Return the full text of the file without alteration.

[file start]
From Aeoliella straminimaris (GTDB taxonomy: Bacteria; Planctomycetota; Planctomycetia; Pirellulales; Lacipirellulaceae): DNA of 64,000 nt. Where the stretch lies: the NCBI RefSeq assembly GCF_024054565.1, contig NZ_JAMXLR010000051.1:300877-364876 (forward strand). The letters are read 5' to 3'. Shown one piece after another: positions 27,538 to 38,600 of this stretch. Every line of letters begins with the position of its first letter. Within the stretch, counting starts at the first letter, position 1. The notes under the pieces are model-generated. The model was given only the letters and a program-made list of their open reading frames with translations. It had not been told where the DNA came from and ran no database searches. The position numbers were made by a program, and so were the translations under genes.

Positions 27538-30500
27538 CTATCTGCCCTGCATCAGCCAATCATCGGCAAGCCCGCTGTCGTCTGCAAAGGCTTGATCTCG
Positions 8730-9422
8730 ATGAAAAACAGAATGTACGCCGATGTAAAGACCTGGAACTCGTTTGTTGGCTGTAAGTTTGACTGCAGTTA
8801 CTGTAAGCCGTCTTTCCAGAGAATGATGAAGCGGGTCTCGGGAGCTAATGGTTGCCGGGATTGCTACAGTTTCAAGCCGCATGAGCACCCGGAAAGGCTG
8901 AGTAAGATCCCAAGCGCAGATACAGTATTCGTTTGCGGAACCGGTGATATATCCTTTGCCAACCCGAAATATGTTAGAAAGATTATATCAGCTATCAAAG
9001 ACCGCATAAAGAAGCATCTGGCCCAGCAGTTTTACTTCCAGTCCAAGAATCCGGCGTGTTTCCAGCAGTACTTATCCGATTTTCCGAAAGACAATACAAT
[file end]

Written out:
From Aeoliella straminimaris (GTDB taxonomy: Bacteria; Planctomycetota; Planctomycetia; Pirellulales; Lacipirellulaceae): DNA of 64,000 nt. Where the stretch lies: the NCBI RefSeq assembly GCF_024054565.1, contig NZ_JAMXLR010000051.1:300877-364876 (forward strand). The letters are read 5' to 3'. Shown one piece after another: positions 27,538 to 38,600 of this stretch. Every line of letters begins with the position of its first letter. Within the stretch, counting starts at the first letter, position 1. The notes under the pieces are model-generated. The model was given only the letters and a program-made list of their open reading frames with translations. It had not been told where the DNA came from and ran no database searches. The position numbers were made by a program, and so were the translations under genes.

Positions 27538-30500
27538 CTATCTGCCCTGCATCAGCCAATCATCGGCAAGCCCGCTGTCGTCTGCAAAGGCTTGATCTCG
Positions 8730-9422
8730 ATGAAAAACAGAATGTACGCCGATGTAAAGACCTGGAACTCGTTTGTTGGCTGTAAGTTTGACTGCAGTTA
8801 CTGTAAGCCGTCTTTCCAGAGAATGATGAAGCGGGTCTCGGGAGCTAATGGTTGCCGGGATTGCTACAGTTTCAAGCCGCATGAGCACCCGGAAAGGCTG
8901 AGTAAGATCCCAAGCGCAGATACAGTATTCGTTTGCGGAACCGGTGATATATCCTTTGCCAACCCGAAATATGTTAGAAAGATTATATCAGCTATCAAAG
9001 ACCGCATAAAGAAGCATCTGGCCCAGCAGTTTTACTTCCAGTCCAAGAATCCGGCGTGTTTCCAGCAGTACTTATCCGATTTTCCGAAAGACAATACAAT